Traffic efficiency is also the other parameter that should be considered when improving traffic safety in low-visibility environments. The influence of the fleet on signal control has been confirmed in related studies for optimizing intersection signals [12–14]. At the same time, some signal optimization methods have also been proposed to improve traffic efficiency and reduce traffic delays [15–17]. For instance, Liu et al.  proposed a fleet-based signal control method to improve traffic efficiency at intersections. A few car-following models have been established to describe the movement of a fleet under normal weather conditions [19, 20]. In recent years, connected and automated vehicle (CAV) technologies have been used to improve driving safety and traffic efficiency in low-visibility environments . For example, Han et al.  proposed a trajectory optimization method to reduce the total fuel consumption of a CAV platoon through a signalized intersection. To improve traffic flow throughput and driving safety, Gong et al.  applied a mathematical modelling method to study and control fleets mixed with human-driven vehicles and connected automatic vehicles in a dense fog environment on a highway.
The existing methods based on normal weather can barely be directly applied in low-visibility environments. To meet the demand for effective control and safety on low-visibility highways, this paper proposes a comprehensive optimization method of vehicle formation and trajectory optimization. By mainly using speed guidance and signal induction, the vehicles in the formation can pass through a signalized intersection without stopping as much as possible. The rest of this paper is arranged as follows. Section 2 conducts formation control for upstream vehicles. Section 3 optimizes the fleet trajectory by speed guidance coupled with signal control. Section 4 discusses a case analysis, and Section 5 presents the conclusions and future work.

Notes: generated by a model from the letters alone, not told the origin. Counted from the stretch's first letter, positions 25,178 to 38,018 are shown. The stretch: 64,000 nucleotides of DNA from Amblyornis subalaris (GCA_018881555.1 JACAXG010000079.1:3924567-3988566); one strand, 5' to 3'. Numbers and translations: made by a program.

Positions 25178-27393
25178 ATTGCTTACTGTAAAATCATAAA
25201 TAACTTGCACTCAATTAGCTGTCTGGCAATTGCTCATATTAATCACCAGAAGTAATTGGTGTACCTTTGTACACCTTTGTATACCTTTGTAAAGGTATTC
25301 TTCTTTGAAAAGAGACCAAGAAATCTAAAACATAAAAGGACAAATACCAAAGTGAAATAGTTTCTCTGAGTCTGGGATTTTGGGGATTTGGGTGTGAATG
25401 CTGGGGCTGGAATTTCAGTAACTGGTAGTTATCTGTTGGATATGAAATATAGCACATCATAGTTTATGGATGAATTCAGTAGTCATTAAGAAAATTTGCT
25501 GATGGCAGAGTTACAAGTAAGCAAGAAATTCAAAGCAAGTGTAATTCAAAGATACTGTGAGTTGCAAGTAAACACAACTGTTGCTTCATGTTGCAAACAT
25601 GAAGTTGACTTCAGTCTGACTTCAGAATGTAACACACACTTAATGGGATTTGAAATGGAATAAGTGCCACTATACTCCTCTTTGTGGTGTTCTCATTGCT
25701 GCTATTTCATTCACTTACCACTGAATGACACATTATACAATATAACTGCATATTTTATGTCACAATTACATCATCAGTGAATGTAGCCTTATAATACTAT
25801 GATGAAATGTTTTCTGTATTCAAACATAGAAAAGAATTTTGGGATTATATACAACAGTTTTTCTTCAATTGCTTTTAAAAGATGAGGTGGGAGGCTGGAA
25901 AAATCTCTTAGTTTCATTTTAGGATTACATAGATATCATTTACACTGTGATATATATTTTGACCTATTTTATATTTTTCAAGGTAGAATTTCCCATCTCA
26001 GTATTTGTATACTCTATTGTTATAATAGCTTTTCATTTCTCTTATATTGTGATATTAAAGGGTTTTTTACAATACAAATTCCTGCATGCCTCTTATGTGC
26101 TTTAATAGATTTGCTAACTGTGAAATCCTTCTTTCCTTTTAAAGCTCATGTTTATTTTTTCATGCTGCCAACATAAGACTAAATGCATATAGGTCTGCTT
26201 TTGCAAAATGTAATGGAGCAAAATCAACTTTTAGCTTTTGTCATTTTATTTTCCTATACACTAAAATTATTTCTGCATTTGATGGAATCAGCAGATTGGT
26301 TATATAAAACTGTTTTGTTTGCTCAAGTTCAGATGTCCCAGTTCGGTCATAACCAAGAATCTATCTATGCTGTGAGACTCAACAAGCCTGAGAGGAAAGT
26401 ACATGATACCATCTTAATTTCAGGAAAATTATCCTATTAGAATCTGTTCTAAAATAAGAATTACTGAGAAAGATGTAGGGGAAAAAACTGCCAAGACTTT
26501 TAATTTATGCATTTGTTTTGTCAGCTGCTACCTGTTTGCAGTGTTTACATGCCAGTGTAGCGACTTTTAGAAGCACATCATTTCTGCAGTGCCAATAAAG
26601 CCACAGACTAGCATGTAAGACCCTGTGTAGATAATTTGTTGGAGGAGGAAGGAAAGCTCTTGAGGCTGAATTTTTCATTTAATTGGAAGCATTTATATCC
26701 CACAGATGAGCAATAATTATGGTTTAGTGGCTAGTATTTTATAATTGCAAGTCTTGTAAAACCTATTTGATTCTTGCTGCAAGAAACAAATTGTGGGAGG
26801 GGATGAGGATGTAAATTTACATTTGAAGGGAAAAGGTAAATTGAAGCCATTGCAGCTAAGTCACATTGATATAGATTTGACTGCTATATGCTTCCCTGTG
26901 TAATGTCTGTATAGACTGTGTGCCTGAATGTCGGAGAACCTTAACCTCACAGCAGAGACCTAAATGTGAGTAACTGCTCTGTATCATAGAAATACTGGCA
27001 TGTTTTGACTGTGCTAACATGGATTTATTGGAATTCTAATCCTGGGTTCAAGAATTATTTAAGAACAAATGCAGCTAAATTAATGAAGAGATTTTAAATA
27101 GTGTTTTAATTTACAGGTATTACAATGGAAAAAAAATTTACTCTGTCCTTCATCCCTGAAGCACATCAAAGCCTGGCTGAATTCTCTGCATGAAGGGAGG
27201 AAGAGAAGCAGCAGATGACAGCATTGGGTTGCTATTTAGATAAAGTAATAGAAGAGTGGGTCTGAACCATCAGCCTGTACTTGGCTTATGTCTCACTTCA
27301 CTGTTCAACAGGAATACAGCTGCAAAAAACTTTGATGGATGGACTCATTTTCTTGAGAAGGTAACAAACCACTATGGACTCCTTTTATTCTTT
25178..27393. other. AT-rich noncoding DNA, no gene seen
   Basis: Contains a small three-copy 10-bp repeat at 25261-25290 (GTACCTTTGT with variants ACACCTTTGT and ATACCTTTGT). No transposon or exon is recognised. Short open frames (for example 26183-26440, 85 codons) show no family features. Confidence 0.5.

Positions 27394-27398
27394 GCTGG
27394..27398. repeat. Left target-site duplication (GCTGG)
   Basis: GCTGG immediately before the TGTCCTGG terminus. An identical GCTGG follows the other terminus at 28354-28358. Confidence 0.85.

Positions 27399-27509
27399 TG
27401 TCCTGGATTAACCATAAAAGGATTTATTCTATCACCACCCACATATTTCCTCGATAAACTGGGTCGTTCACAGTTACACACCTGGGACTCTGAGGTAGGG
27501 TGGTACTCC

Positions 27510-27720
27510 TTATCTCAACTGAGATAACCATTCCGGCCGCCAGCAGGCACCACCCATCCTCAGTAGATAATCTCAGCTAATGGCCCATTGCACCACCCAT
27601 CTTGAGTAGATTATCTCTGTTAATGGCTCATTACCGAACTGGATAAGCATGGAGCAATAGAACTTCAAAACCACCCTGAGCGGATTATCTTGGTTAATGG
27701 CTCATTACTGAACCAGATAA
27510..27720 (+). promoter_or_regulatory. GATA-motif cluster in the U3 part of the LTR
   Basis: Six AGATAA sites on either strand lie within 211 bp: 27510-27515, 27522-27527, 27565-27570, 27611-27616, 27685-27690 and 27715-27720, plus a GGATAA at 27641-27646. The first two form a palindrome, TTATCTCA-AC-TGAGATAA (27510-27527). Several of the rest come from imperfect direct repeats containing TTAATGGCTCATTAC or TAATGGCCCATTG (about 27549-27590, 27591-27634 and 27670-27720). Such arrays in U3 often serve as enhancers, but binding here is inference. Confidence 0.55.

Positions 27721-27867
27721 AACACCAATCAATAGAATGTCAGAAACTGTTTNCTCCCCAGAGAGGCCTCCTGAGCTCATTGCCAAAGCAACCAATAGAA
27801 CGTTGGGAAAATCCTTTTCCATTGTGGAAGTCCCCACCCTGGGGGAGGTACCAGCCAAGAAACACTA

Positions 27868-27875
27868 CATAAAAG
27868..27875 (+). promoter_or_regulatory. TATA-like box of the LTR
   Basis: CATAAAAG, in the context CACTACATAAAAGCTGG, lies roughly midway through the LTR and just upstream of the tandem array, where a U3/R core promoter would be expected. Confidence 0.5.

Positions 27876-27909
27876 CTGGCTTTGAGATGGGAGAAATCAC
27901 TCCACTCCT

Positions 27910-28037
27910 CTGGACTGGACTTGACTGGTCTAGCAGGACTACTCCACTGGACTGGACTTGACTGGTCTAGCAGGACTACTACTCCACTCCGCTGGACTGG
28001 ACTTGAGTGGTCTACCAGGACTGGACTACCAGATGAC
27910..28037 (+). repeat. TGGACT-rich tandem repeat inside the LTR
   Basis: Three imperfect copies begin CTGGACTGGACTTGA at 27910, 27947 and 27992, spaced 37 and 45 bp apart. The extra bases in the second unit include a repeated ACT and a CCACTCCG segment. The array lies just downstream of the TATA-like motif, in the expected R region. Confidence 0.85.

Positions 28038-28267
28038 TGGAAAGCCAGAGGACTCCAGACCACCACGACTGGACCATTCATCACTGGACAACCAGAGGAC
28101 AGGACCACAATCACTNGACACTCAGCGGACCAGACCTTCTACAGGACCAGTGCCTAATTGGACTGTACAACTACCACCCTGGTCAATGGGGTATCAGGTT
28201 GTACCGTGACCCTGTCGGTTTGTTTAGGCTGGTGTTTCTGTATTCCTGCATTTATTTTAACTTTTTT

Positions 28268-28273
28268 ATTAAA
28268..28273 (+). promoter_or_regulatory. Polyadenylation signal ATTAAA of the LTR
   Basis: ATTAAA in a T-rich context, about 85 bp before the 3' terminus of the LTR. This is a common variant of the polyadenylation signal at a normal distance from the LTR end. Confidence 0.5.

2. Control Process and Parameter Declaration
The highway segment considered in this paper is located in a densely populated area. As shown in Figure 1, a low-visibility environmental highway segment crosses many secondary roads, with intersections controlled by traffic signals. The distance between two adjacent intersections is approximately 1000 m to 2000 m. The traffic flow speed distribution on the highway is relatively discrete for the high proportion of trucks. During the control process, formation can be applied at any signalized intersection upstream of the low-visibility highway segment. If there is no signalized intersection, then a certain upstream pedestrian crossing position can be considered the control location.
In the scene, the traffic flow speed of the main road is high, and the traffic volume of the main road is remarkably larger than those of secondary roads (less than 100 veh/h). Therefore, the control method mainly considers the priority of the main road. To a certain extent, the traffic efficiency of the main road can be increased by sacrificing the traffic efficiency of the secondary roads.
2.1. Formation Control (FC) Process